Day 22 :: Slips aren’t just for Grandmothers


Mommy, that lady’s dress is really short.

My then 4 year old said this to me as we were pulling out of the parking lot at church one Sunday morning and it completely floored me.

I didn’t remember ever talking with her about dress length, so the fact that she would comment on it was powerful to me.  I had to agree that it was kind of short, but I don’t remember what I said to Isabella in response; however, we did have a brief conversation about modesty.

This innocent observation has stuck with me over the past couple of years.  I want to train my girls early on about modesty, but quite honestly it’s a tough one.

There are no hard and fast rules in Scripture on what is appropriate, what to wear/not to wear, and as with any ‘gray’ area there are many opinions regarding modesty.

I attended a Christian University that didn’t have a strict dress code, but there were guidelines and accountability regarding our attire.  During one of my first few weeks as a student there, we had an all women’s chapel.  Several upper class female students put on a skit about modesty.  It was humorous, of course, but some excellent points were made that have stuck with me, now 15 years later.

Based on the principles I learned during that chapel, these are some lessons I want to teach my girls about modesty:

Highlight the non-sensual aspects of your body.  Wear colors that bring out your eyes.  Find a style of dress that is flattering but not inappropriate.  Accessorize with jewelry or a scarf.  Style your hair beautifully.  There are countless ways to be attractive without causing wrong attention.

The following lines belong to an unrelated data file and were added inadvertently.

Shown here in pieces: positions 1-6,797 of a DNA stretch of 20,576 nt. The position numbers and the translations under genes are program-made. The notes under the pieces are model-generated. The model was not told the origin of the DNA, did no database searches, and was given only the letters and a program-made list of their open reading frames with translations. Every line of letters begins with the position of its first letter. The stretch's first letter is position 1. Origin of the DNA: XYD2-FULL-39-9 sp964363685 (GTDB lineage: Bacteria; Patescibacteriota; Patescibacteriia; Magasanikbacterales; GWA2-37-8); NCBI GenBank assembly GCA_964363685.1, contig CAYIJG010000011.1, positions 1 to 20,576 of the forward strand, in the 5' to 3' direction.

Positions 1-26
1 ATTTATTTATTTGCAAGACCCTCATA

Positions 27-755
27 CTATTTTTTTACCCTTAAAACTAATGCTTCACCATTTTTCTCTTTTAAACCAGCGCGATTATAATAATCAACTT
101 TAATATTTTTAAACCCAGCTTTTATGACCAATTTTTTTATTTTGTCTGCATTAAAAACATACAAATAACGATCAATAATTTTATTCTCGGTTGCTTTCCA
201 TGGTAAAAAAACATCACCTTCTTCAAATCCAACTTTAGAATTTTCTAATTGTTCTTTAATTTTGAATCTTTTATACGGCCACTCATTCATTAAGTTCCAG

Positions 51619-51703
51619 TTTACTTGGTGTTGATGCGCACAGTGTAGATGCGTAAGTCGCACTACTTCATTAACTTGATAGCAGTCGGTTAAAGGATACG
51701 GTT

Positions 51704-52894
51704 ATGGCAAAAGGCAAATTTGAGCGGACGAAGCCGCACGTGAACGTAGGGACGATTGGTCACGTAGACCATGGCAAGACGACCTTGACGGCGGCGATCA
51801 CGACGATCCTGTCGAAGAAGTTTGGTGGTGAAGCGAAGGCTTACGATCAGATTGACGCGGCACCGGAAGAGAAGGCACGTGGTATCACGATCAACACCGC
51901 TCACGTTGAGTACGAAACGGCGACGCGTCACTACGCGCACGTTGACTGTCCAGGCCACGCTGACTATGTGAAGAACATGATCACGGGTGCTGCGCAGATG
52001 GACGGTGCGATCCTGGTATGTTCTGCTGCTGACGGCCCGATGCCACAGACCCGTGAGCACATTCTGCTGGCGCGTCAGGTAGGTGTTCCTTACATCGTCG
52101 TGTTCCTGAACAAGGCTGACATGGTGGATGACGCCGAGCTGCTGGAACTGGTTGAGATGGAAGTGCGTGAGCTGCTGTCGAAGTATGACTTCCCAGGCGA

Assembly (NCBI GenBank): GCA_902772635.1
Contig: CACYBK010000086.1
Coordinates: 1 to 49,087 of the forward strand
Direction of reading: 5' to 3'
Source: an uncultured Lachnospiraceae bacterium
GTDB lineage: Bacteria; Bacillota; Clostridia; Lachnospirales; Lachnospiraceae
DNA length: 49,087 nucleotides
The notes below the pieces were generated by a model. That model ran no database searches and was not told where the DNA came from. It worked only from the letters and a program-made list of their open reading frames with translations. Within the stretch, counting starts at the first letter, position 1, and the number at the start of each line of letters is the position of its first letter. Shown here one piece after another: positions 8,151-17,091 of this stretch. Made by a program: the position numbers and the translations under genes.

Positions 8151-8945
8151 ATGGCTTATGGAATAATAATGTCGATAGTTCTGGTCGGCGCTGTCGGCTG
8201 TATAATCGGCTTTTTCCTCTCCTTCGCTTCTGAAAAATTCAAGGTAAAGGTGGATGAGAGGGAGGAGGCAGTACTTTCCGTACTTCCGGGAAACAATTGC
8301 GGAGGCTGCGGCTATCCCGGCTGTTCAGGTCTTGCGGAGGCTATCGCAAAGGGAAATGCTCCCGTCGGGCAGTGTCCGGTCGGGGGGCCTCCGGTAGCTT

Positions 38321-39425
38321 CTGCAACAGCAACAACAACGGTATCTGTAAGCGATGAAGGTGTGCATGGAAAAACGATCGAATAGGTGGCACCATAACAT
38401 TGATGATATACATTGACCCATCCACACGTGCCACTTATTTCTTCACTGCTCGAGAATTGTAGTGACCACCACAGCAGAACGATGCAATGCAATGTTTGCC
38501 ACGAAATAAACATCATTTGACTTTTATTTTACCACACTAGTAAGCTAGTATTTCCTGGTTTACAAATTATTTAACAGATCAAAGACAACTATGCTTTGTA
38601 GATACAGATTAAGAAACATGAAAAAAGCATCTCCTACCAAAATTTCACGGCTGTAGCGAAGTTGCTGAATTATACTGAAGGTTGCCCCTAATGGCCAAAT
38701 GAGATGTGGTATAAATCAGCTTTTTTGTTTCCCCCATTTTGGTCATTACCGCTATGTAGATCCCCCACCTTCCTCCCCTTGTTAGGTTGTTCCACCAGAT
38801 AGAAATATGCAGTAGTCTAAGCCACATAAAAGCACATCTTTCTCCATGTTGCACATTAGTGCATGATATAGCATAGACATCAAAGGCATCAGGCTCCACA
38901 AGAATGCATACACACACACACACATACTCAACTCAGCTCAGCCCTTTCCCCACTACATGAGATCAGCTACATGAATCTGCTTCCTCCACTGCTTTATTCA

Wear a slip under your dress.  I don’t want to know if you’re wearing a thong, what color your underwear is, or see that wedgie that you want to pick but won’t.

I know they might seem old fashioned, but slips aren’t just for grandmothers.

While I don’t wear a slip every time I wear a skirt or dress, 9 times out of 10 I will.  It just helps keep everything underneath a little bit of a secret.  Which is a really good thing.

Keep your breasts to yourself.  Beth Moore made this statement  in a video that I saw floating around Facebook a while back, and I LOVED it.  Yes, yes, and yes.  I see just as much cleavage at church as I do anywhere else I go.  If I’m seeing it, then my husband is seeing it, and I’d rather that my breasts be the only ones he looks at.  And I certainly don’t want anyone looking at my girls’ breasts.

So, we talk to the girls about how their boobies are private.  Just this past Sunday my older girls were watching me get dressed.  In addition to explaining to them what a slip was, I began searching around for a safety pin for the top of my dress.  Isabella said, “Why are you putting that on?  What if someone sees the pin?”  My response:  “I’d rather they see a pin than see my boobies.” I want my girls to see me practicing these things so that when they are teenagers wanting everyone to notice them, they will remember the little ways I attempted to cover up the private areas of my body.